Blackfire: first impressions

Beginning of August, the friendly people of SensioLabs gave our team a demo of, their new and shiny PHP profiler. Sensio's @fabpot himself took an hour to give us a nice overview of what Blackfire can do. After the demo, we all felt very excited and my fingers itched to test-drive Blackfire on one of our bigger projects. Here are my first impressions.


One thing the Blackfire team immediately got right, is the documentation. The installation process is well described in the docs and it really was a breeze. All server configuration of the project is written in Ansible and in a matter of minutes, Blackfire was added to the provisioning and my dev box was ready.

Blackfire essentially works in a client-server configuration. A Blackfire-agent is running on your server and each time you profile, data is sent to, where you can see it in your site profile. One of my concerns is this central role of a server that is not under our control. Fabien ensured us no sensitive data is stored on their system, and in fact you could verify this by keeping a proxy between the agent(s) and server. For now, I will take Fabien's word for it.

When configuring the Blackfire-agent, one of the settings is collector= This makes me hopeful that maybe one day we will be able to run our own collector to keep track of our own data.


Once you have Blackfire running, there are multiple ways of profiling your code. The easiest is by installing the Blackfire Companion Chrome Extension. When installed, you can log in to your account, and from then on you can profile all the URL's you have access to by clicking a button in your browser.

This is a major difference with XHProf: Blackfire can be enabled on your server, but you have to explicitly initiate a profile request. XHProf can automatically profile all request, or you could implement a sampling algorithm to for instance profile every 1000th request. This sort of functionality should eventually find its way to Blackfire though, no worries.

It's also possible to trigger profiles from the command line by using the blackfire cli utility that comes with the agent. In fact, if you want to profile a POST request, the cli utility is the only way of doing that. Just run blackfire curl -X POST to simulate this. Profiling cli scripts can be done with blackfire run <script>. So much easier than having to add some lines to your code to get a profile in xhprof!

First impressions

Over the years I've had my fair share of profiling, mostly with XHProf. So when trying out Blackfire, I compared to XHProf quite a lot. Here's a short list of things what I encountered during testing:

  • Blackfire is well integrated into the SensioLabs eco-system. One account gives us access to all things SensioLabs, which is nice and easy.
  • Profiling a URL is made easy with the Chrome Extension. Profiling CLI scripts and SQL queries is also effortless. XHProf just can't beat that.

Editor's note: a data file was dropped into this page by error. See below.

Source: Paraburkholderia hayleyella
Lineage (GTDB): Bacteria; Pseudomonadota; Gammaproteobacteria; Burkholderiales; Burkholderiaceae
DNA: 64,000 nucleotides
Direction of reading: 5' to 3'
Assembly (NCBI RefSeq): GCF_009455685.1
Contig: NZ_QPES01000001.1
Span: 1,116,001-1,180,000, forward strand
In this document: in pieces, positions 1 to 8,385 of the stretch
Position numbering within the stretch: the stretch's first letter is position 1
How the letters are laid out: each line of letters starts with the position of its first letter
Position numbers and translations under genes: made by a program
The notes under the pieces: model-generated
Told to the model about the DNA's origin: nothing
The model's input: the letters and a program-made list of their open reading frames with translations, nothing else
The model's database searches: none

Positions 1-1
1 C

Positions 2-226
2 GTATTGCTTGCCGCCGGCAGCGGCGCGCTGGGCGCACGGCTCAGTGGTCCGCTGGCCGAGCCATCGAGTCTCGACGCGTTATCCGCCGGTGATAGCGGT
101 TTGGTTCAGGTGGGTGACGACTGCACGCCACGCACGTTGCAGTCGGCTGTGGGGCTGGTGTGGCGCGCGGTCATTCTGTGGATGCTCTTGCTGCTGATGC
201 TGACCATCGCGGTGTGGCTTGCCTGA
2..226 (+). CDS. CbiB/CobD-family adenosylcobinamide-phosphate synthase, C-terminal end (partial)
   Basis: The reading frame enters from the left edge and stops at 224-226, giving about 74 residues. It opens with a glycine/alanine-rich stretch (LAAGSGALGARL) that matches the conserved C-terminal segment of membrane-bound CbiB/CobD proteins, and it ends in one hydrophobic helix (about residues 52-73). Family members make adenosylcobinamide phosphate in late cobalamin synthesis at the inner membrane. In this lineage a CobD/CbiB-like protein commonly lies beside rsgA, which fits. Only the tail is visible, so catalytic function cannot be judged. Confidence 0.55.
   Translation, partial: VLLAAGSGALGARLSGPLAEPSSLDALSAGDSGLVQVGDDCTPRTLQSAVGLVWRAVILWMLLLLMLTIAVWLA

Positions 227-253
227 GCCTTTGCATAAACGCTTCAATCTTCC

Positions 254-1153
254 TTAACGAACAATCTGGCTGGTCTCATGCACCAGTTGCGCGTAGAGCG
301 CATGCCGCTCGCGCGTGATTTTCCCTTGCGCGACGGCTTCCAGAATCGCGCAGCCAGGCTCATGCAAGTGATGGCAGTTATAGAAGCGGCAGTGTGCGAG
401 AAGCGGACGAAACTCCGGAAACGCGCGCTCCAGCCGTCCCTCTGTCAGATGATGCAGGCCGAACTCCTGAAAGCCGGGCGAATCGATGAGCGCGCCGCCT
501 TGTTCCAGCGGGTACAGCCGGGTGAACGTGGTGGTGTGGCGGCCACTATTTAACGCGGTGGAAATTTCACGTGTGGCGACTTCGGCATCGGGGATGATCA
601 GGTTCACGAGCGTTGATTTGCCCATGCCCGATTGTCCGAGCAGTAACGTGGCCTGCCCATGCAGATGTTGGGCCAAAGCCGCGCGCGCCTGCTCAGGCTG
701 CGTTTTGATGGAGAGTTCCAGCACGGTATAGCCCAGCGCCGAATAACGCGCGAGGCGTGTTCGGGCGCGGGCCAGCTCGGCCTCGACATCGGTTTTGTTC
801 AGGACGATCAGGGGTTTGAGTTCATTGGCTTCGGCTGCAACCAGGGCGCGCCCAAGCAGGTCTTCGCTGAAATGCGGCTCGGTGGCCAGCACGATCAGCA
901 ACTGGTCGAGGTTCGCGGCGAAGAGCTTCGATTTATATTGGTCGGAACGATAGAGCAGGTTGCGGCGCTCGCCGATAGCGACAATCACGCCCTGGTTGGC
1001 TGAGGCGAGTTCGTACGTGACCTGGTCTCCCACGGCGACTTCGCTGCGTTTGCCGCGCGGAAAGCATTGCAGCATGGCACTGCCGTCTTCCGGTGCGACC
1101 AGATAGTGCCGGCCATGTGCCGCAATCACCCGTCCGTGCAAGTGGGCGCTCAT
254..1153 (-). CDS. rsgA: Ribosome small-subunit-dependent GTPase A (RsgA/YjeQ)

• The central role for the site wories me a bit. Not only because of the data transmitted to them, but also because it's not probably not possible to profile your application if their server is down. We're now in the age of subscription-based services, so it's understandable. But sometimes having things run stand-alone isn't so bad either.
  • The UI is very polished and slick. When compared to standard XHProf (forget XHGui for a minute), its much more pleasing to the eye. There is also a problem with that nice UI however: traveling up and down the call tree is more cumbersome than with the spartan XHProf UI. Parent or child call information is hidden behind at least one extra layer of clicks. These extra clicks made if more difficult for me to navigate to a bottleneck.
  • There are some nice features in the UI, like giving a profile run a name; comparing 2 profile runs is dead easy; creating references; ...
  • The Agent can output JSON data, which you could integrate in your CI setup. This is not possible with XHProf, AFAIK. Furthermore, SensioLabs is currently working on extra features like the recently released (Premium-only) Assertions so you can integrate Blackfire runs even further in your CI setup.
  • Blackfire tries to condense the amount of information so you're not overwhelmed by it. Just look at a callgraph from Blackfire and compare it to a callgraph from XHProf. The former looks much cleaner and easier to digest. Personally, I like my information. I like sifting through the profile data and clicking around to locate a bottleneck. When software is deciding which information is usefull and which isn't, I always have the feeling I am going to mis something. Adding an option to switch on/off condensing would be a nice feature!


During and after our personal demo of Blackfire, the team was quite impressed with what we'd seen. Now that I've had the chance to further test things out, I am pleased that the demo wasn't just some marketing demo. The tool worked as well as the demo showed us. After years of using XHProf, I will have to get used to a different tool for performance testing. So in the future, I will keep using Blackfire for profiling. But when I'm unable to find the bottlenecks, chances are that I will still be firing up good old XHProf to compare the results with.